American Heritage® Dictionary of the English Language, Fourth Edition
- adj. Of, relating to, or being a grammatical case in certain inflected languages that indicates place in or on which or time at which, as in Latin domī, "at home.”
- n. The locative case.
- n. A form or construction in the locative case.
Century Dictionary and Cyclopedia
- In grammar, indicating place, or the place where or wherein: as, a locative adjective; a locative case.
- In anatomy and zoology, serving to locate or to indicate location or relative situation in a series. Thus, the name metencephalon or midbrain is locative of the part between extremes of a series.
- n. In grammar, a case-form indicating location, as existing in the original Indo-European or Aryan language, and preserved in some of its descendants, especially the Sanskrit. In Latin and Greek it is not ordinarily recognized as a separate case, but is found in a number of isolated examples, and in the former language in the established use of certain case-forms (generally called
genitivesand ablatives) of names of places.
- Serving to indicate the location of anything: as, a locative object in the neighborhood.
GNU Webster's 1913
- adj. (Gram.) Indicating place, or the place where, or wherein
- n. the semantic role of the noun phrase that designates the place of the state or action denoted by the verb
- New Latin locātīvus, from Latin locātus, past participle of locāre, to place; see locate. (American Heritage® Dictionary of the English Language, Fourth Edition)
“The umbrella term locative expression is used to cover grammatical units, such as those listed, which provide an index of location, direction and physical setting in narrative description.”
“Caroline@336: The locative is a weird case that doesn't fit into the usual scheme of 5, and is always identical in form to the genitive or accusative anyway.”
“Note that as in * - lale, Ruvu languages add * - i locative, which is why Kagulu converts * - sala to * - sale. back”
“Such elliptical answers are of course used by everyone, and they show the appropriate deletion of subject and main verb, leaving the locative which is questioned by wh + there.”
“The conference theme, as one might expect from the title, arises from examinations of works such as locative narratives, literary immersive environments, and what the organizers call”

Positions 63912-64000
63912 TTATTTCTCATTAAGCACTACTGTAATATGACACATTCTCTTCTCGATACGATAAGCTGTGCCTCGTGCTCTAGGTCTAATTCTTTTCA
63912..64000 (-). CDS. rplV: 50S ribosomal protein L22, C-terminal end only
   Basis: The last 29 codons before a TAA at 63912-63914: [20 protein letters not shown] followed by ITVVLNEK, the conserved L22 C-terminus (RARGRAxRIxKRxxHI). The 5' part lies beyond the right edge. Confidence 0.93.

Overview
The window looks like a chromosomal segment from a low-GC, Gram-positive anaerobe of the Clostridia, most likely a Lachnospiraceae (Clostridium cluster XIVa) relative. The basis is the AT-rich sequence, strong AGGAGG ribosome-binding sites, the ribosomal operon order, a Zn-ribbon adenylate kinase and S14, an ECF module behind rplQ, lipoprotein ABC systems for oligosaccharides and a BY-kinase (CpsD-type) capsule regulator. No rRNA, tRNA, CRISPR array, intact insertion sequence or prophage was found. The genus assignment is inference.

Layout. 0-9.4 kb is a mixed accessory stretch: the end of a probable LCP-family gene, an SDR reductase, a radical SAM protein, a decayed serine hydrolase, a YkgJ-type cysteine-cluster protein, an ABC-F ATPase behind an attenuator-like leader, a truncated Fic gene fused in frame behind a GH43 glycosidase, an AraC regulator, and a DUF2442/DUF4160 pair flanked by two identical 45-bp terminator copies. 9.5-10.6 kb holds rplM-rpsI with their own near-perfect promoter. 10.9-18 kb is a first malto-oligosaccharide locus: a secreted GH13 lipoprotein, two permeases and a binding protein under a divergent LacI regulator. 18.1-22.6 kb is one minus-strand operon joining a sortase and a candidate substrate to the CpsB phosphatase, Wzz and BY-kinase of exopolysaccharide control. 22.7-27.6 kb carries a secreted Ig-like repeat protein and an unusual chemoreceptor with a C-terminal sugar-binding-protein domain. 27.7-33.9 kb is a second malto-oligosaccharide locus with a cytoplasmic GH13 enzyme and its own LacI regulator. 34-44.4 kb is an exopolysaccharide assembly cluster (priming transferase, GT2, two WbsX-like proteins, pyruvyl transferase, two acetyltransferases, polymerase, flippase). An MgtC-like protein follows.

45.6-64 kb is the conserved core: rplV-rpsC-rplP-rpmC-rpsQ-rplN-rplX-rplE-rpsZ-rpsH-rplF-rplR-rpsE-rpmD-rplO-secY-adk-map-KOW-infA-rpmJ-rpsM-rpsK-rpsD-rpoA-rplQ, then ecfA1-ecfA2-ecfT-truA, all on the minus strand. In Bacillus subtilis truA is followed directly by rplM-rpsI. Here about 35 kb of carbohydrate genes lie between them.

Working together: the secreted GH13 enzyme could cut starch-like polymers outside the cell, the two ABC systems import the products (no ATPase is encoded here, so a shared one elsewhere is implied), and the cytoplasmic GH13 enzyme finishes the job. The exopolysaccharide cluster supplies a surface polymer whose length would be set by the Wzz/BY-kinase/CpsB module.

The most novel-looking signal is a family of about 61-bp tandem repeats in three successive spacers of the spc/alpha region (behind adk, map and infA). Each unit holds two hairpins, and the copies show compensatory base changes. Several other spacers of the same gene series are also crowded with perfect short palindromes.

“I just did a residency at the Banff New Media Institue using locative media and we talked a bit about Open Street Map.”
“This hunch is luckily confirmed by the same phrase repeated further down in the inscription but entirely in locative forms instead: tesne Raśne cei.”
“For the good Larth' would be more competently translated into Etruscan as either *Larθus mlac (genitive of giving) or *Larθe-ri mlac (locative with postposition -ri 'for').”
“Similarly, in the absence of the historically manifested “whence?” and “whither?”, directional question words both, and which have both collapsed into the locative “where?”, it becomes necessary to add preposition-like semantic cues into utterances in order to re-establish the appropriate semantics.”
“This was definitely a fringe phenomenon but the Social Tapestries project followed, and along with PLAN (Pervasive and Locative Arts Network), a 2-day globally-framed conference on wireless locative media at the ICA I was lucky enough to attend, it was clear this was coming out of obscurity.”
These user-created lists contain the word ‘locative’.
"Luciferous Logolepsy is a collection of over 9,000 obscure English words. Though the definition of an 'English' word might seem to be straightforward, it is not. There exist so many adopted, deriv...
evoking a kind of heavy chest of drawers, for me. Latin (and German) at 11; now Finnish, and a fascination for what else is out there.
Entering all these, I did have to struggle not t...
Various grammatical cases.
Looking for tweets for locative.